Pacific Seafood is Safe to Eat, Radiation Fears Three Years after Fukushima Daiichi Nuclear Power Plant in Japan are Overblown

Consumer fears, many of them passed along virally on the internet, that fish from the Pacific Ocean contain unhealthy amounts of radiation are still persistent more than three years after a tsunami swamped the Fukushima Daiichi Nuclear Power Plant in Japan.

Those concerns are overblown.

FishWise is continuing to follow the status of the radioactive plume of seawater from the power plant and its potential to contaminate Pacific seafood. Based on the best scientific information available, consuming Pacific seafood is still safe.

Among the agencies and groups testing the seafood are the U.S. Food and Drug Administration, which routinely tests for radionuclides – or radioactive contaminants – and monitors information and data from foreign governments and international organizations. In March 2014, the FDA released this update on its website:

“To date, FDA has no evidence that radionuclides from the Fukushima incident are present in the U.S. food supply at levels that would pose a public health concern. This is true for both FDA-regulated food products imported from Japan and U.S. domestic food products, including seafood caught off the coast of the United States. Consequently, FDA is not advising consumers to alter their consumption of specific foods imported from Japan or domestically produced foods, including seafood. …”

The FDA is continuing its monitoring, as is the U.S. Environmental Protection Agency, which measures levels of radiation in the air and precipitation through its RadNet program.

Scientists at Woods Hole Oceanographic Institute in Massachusetts are leading a volunteer radiation-monitoring project, called Our Radioactive Ocean, which said in a June 2014 statement:

“So far, none of the seawater samples taken from the Pacific Coast have contained any trace of radiation from Fukushima. They have contained the same levels of radiation that were evident in the Pacific Ocean before the Fukushima accident.”

A number of peer-reviewed studies also support our confidence that seafood from the Pacific is safe to eat.

Researchers involved in Kelp Watch 2014, a project that includes testing for radionuclide contamination of kelp forest ecosystems at multiple locations along the West coast are also confident that the radiation concentration found in kelp samples that will bioaccumulate in the food web that humans are part of will be so low as to pose no harm to human health.

Since the April 2011 disaster, a radioactive plume of contaminated seawater has been carried toward the West Coast of North America by ocean currents, but the Pacific is such a vast body of water that rapid dilution of the radioactive seawater means the concentration of radionuclides from Fukushima is expected to be only slightly above pre-accident levels, and far below naturally occurring radioactive elements in the ocean from environmental factors such as sunlight and weathering of rocks.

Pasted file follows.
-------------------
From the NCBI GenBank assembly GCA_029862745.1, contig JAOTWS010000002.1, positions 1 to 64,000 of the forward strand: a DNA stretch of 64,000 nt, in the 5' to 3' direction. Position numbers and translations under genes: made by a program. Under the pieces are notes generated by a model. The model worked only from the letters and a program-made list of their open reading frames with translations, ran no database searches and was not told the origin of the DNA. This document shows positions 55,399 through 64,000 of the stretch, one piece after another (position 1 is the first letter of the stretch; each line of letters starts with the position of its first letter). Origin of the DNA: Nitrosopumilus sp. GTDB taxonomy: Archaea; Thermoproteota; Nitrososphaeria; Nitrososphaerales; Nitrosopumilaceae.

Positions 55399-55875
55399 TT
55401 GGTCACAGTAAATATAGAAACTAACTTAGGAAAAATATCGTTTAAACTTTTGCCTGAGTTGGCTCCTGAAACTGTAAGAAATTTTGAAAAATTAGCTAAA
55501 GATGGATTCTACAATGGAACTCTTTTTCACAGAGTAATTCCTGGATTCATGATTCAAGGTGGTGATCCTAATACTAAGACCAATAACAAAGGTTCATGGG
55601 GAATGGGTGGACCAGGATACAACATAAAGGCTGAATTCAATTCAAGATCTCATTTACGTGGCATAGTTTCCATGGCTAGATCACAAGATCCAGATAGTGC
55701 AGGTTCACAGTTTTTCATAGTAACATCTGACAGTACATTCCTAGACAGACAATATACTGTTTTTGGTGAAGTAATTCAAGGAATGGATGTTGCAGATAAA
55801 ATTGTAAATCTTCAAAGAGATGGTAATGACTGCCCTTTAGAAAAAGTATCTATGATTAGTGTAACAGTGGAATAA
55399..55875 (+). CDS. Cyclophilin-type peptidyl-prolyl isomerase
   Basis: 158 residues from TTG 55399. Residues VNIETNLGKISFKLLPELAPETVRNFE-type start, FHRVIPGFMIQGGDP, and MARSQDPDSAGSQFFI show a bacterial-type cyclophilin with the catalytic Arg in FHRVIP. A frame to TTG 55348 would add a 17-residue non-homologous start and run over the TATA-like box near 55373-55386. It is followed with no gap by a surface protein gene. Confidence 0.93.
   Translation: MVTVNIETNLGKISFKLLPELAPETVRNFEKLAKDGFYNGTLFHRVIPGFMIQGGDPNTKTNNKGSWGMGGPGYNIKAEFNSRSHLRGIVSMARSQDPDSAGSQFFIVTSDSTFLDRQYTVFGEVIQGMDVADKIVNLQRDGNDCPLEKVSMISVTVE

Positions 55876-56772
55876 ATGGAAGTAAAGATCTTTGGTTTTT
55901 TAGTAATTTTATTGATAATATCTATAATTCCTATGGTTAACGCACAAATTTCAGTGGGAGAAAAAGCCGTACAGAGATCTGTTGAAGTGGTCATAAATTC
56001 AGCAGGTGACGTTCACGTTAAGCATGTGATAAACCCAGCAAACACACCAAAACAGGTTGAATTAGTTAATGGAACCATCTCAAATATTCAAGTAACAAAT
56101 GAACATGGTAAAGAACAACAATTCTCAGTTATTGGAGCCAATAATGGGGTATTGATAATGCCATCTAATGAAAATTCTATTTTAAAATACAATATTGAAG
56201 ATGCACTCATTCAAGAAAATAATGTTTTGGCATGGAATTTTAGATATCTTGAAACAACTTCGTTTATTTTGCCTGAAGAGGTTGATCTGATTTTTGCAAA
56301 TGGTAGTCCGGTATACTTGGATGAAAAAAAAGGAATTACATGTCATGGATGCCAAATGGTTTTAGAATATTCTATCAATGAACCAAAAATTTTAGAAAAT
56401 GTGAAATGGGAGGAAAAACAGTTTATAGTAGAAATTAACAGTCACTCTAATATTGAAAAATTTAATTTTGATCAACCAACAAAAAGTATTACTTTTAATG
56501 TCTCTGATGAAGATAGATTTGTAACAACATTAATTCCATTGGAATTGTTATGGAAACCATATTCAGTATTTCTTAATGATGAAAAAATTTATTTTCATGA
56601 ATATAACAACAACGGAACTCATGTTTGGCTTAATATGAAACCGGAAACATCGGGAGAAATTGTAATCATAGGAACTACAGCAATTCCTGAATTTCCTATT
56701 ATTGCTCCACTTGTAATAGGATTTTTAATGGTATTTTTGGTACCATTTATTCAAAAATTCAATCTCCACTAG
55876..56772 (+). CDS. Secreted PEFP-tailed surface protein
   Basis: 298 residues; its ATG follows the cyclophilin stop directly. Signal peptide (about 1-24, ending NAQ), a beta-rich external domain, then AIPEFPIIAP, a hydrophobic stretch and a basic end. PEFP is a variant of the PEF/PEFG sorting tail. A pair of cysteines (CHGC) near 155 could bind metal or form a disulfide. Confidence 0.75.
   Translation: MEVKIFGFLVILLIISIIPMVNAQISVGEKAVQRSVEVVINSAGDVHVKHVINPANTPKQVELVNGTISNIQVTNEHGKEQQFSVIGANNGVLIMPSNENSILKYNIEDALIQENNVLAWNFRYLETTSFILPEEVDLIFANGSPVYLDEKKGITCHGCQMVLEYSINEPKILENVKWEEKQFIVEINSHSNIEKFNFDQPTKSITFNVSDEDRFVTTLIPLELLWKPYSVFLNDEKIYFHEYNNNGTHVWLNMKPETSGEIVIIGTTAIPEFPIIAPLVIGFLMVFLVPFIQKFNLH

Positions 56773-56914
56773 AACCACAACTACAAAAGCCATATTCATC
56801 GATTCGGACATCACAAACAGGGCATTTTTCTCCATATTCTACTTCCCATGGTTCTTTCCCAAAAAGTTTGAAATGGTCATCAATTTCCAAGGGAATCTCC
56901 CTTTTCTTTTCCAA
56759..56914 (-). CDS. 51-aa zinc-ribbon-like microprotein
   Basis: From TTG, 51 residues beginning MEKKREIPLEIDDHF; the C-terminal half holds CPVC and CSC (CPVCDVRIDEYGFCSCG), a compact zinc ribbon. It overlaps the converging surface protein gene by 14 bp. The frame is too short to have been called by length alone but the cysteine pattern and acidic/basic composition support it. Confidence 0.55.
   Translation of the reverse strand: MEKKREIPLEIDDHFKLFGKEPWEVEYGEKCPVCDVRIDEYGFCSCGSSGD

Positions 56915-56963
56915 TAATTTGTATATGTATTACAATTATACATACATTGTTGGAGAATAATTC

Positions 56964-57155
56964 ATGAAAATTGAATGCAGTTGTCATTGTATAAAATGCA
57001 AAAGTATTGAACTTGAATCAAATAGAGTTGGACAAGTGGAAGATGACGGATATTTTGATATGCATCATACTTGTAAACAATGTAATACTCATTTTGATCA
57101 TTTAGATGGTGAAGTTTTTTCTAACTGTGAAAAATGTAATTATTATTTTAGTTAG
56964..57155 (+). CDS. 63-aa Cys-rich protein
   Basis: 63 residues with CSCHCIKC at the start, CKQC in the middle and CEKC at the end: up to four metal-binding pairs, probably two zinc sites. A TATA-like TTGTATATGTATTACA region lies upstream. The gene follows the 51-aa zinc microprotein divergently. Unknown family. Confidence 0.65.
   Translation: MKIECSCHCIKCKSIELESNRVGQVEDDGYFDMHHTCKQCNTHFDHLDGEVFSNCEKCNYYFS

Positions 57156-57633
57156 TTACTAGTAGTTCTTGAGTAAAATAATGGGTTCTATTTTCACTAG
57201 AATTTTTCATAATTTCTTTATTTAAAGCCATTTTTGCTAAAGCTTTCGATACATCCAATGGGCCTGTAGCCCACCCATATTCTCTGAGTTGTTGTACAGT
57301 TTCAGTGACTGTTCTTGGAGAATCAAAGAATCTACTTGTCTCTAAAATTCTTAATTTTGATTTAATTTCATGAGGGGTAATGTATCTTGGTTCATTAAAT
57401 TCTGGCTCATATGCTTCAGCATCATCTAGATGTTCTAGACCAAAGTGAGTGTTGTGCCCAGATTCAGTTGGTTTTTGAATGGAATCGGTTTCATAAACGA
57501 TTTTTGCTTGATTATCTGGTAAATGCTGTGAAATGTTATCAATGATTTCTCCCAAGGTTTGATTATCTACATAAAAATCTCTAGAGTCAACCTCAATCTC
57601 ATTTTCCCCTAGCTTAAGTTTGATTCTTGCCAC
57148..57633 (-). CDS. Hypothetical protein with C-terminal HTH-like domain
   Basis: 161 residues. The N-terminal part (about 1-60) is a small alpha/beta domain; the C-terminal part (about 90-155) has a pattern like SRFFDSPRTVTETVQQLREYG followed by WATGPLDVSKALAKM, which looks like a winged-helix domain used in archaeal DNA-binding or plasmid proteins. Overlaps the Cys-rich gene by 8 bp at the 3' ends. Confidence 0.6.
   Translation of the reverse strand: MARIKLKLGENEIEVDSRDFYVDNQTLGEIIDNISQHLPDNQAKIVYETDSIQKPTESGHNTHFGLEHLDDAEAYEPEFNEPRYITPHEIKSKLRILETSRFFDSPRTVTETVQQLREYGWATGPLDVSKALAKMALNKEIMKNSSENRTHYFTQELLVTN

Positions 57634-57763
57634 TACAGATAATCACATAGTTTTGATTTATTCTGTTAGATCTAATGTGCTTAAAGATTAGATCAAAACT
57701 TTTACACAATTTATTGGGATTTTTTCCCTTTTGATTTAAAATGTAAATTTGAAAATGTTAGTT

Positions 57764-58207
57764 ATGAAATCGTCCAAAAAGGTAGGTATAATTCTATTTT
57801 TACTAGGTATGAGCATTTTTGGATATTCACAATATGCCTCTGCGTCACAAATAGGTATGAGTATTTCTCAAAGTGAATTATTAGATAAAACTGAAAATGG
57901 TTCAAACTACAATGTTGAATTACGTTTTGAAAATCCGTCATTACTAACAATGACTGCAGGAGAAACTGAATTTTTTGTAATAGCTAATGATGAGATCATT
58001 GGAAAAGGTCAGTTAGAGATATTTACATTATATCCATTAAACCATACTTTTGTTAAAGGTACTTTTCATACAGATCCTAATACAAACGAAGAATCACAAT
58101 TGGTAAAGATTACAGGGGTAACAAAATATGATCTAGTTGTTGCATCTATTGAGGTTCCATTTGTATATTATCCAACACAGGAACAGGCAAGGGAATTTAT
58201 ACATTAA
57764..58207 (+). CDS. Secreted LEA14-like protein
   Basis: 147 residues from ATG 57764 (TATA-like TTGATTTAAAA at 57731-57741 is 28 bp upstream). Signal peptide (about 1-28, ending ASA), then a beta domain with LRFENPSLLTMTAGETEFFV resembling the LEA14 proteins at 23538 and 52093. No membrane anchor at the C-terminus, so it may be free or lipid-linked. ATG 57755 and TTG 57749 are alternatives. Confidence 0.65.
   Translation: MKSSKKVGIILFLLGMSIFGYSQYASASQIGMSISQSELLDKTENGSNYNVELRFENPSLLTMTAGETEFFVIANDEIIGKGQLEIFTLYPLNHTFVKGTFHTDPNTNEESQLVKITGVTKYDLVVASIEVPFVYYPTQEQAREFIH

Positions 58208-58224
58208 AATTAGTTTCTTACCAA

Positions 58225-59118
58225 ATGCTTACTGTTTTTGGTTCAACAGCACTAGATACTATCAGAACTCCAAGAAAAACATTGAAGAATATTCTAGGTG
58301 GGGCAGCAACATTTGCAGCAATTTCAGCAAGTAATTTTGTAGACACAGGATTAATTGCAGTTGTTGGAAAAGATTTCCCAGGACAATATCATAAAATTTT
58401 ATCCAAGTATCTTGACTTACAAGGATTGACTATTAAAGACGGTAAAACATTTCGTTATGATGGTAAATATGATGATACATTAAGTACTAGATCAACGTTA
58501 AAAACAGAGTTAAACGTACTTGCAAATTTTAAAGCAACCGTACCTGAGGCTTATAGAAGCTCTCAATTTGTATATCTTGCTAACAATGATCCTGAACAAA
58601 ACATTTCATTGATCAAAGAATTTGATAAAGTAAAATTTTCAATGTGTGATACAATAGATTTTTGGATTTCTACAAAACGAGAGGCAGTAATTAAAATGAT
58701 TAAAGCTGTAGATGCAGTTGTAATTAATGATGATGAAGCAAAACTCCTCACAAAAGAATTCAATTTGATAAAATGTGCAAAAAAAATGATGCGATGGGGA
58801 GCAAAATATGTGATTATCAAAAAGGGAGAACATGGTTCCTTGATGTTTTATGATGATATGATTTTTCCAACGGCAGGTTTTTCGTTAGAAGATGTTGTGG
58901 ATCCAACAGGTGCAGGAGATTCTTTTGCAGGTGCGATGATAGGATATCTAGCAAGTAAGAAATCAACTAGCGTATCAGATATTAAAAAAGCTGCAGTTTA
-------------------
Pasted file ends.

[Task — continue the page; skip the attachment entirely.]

The takeaway from these and other findings for consumers of Hy-Vee’s Responsible Choice seafood is that Pacific seafood is safe to eat. The risks of Fukushima-derived radiation are miniscule when compared to other things that threaten public health – for example smoking, air pollution and obesity, to name a few.

This vigilant testing has had a benefit beyond providing consumers with the assurances about the safety of seafood: It’s allowed scientists to deepen their knowledge and understanding of the migratory patterns of tuna.

Read more on the FishWise blog.

Author: Kathleen Mullen-Ley

My name is Kathleen Mullen-Ley, and I am a project manager for FishWise. FishWise, a nonprofit sustainable seafood consultancy, has been working with Hy-Vee to research and recommend seafood product sourcing, develop and implement Hy-Vee's Responsible Choice Seafood materials and staff training, and analyze data to measure progress towards Hy-Vee's 2015 Commitment. I hold a master’s degree in marine biodiversity and conservation from Scripps Institution of Oceanography and a Bachelor of Arts in environmental studies from the University of California Santa Cruz. My graduate research project was an analysis of the World Trade Organization ruling on the U.S. dolphin-safe tuna label and its implications for future market-based marine conservation efforts. My experience analyzing fishery management issues and communicating marine science to diverse audiences combined with my respect for ocean life has made me well-prepared to take on the challenges of sustainable seafood.

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